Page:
So… Did it? Before we can answer this question of Dragonite’s competitiveness, we must first investigate whether any high-profile players actually enlisted the services of this TRU Dragonite in a top-tier competitive setting. To be sure, astute players were quick to discern the ulterior motive behind Dragonite’s distribution. “Looks like Nintendo wants to hype up the 2009 Showdown Tournament … with this Dragonite being at Level 50[.]”, wrote one “Aero_Zeppelin” on GameFAQs. This was certainly a reasonable assumption: the year 2009 saw the world’s first fully-fledged Pokémon Video Game Championships – this after GameFreak’s Junichi Masuda had conceived of the idea at Japan’s 2007 PalCity with its livestage battle tournaments in 2007 (here), and a proto-Worlds “Showdown” had been organised in 2008. Pokebeach also read the tea leaves and similarly interpreted TRU Dragonite as a sign of things to come, framing Dragonite as a “precursor to an official announcement” pertaining to 2009’s VGC.

vgc stats

VGC09 Pokémon usage statistics. Via ScottMtc.

Now then, as for actual practical use of TRU Dragonite, the proof is in the pudding. To this end, I investigated global Pokémon usage statistics for the 2009 VGC – or, well, Italian YouTuber “ScottMtc” did (here) – and boy, did I come away disappointed. The inescapable conclusion: ‘Nite is nowhere to be seen among the tournament’s 20 most-fielded Mons.5Notably this includes the absence of Japan’s Saikyou Dragonite which was also Lv.50, but separation by time and space and it being untradeable on the GTS meant that Western players couldn’t possibly own one… Right? Fellow high-powered dragon Garchomp featured among the two dozen, as did Salamence… But not Dragonite. In fact, the Dragon Pokémon enjoyed no battles at all in tournament finals that cycle. Not once. Not in Japan and not in the West.6YouTuber “ScottMtc” provides usage stats in two groups, Japan and the rest of the world. Link: I can only hope that TRU Dragonite at least enjoyed the limelight in casual WiFi battles. Sad. If only it hadn’t been locked to Mild.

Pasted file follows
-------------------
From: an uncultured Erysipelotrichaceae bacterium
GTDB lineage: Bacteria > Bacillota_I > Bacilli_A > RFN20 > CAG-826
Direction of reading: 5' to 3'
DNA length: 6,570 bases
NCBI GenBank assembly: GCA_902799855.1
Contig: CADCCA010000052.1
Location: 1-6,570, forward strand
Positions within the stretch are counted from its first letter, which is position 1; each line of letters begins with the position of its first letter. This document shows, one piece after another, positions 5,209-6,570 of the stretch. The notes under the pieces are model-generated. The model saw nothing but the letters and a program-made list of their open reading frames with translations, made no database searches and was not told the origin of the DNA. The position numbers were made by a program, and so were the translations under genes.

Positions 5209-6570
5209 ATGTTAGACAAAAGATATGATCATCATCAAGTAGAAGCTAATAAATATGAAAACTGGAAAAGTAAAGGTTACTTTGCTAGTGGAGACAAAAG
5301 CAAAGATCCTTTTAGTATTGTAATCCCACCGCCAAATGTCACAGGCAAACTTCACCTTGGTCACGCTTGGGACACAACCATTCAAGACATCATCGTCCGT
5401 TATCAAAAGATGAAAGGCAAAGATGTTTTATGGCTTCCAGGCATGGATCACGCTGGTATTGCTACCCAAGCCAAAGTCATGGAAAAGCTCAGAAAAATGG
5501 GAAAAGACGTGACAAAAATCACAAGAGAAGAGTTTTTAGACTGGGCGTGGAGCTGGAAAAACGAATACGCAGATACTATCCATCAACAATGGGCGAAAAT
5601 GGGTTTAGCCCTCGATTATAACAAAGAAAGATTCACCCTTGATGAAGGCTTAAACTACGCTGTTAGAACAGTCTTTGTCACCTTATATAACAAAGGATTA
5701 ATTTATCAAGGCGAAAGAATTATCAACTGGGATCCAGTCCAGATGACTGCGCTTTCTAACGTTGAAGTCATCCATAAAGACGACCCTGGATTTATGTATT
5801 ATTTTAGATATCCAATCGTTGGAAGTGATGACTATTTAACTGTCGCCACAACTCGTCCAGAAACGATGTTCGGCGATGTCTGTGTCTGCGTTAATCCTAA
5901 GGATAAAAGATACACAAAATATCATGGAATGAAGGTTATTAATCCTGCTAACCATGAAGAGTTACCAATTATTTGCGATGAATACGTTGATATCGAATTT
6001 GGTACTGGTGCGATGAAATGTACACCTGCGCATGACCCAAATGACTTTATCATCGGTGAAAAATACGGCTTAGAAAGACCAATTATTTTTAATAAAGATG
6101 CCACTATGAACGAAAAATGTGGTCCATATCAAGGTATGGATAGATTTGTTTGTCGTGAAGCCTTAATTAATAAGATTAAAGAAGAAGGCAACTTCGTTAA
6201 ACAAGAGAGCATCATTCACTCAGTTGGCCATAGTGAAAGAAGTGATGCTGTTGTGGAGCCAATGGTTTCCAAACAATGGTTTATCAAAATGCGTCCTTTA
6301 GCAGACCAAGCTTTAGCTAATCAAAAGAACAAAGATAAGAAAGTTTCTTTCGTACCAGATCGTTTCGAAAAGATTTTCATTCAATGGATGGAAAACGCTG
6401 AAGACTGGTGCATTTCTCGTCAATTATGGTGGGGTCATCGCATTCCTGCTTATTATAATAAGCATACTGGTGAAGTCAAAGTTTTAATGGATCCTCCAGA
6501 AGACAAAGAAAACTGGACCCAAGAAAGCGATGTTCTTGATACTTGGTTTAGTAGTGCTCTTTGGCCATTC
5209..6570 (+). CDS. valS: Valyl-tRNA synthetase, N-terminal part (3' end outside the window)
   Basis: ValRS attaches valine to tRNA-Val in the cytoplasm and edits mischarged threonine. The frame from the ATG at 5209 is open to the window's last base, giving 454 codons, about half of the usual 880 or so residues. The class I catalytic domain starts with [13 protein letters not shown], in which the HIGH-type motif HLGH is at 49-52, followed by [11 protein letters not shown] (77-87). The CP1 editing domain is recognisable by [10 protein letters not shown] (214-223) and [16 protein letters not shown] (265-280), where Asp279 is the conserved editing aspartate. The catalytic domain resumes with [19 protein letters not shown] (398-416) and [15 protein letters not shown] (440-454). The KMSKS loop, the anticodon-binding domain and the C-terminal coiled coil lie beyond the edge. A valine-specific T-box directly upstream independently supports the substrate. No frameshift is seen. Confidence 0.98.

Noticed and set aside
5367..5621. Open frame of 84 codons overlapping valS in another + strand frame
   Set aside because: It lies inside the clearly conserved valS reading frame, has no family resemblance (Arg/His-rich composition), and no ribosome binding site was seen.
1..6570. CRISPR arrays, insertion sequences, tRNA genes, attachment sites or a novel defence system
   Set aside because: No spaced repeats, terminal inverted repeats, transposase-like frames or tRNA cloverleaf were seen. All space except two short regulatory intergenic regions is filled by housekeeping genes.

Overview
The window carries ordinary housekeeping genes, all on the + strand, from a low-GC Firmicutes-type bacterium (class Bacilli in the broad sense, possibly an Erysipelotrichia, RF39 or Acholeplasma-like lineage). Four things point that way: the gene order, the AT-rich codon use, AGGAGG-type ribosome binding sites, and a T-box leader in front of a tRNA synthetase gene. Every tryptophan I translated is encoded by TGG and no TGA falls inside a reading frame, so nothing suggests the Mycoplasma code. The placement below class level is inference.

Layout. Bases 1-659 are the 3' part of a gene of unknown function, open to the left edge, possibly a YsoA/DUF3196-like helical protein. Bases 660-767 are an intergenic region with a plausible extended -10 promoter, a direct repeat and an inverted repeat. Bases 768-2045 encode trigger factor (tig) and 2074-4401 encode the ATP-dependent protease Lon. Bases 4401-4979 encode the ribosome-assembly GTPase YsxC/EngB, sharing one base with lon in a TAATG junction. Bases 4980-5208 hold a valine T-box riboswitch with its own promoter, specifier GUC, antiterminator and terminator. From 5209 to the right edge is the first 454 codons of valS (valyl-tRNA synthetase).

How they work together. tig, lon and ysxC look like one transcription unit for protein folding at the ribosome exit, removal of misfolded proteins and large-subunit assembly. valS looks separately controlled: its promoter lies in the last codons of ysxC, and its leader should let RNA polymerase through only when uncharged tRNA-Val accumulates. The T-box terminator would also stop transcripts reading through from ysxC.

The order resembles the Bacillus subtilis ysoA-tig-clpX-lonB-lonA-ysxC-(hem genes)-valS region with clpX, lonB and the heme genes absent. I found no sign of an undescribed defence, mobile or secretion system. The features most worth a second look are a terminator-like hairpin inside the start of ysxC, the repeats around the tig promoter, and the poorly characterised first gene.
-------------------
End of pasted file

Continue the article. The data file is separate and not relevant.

Distro Dynamics

Alright then. Let’s shift gears and briefly examine the dynamics of Dragonite’s distribution at Toys ‘R Us stores. Briefly, because in a nutshell, TRU Dragonite proved a continuation of trends started by TRU Manaphy and TRU Darkrai. Which is to say, as Pokefans grew ever more accustomed to Sinnoh’s new era of wireless distributions, so blossomed a tendency towards the impersonal, amplified by a sense among adult Pokefans that it was not socially acceptable to be seen engaging with a children’s franchise. Perhaps exemplifying this was Livejournal user “faewren” representing a husband and wife who, although united by a mutual love for Pokémon, nonetheless elected to drive laps around the parking lot to pull in Dragonite without setting foot in their local TRU store.7“My husband and I just got our Dragonites and we didn’t even get out of the car.” I don’t blame ya, but… God forbid you make contact with fellow fans! Hooray for convenience.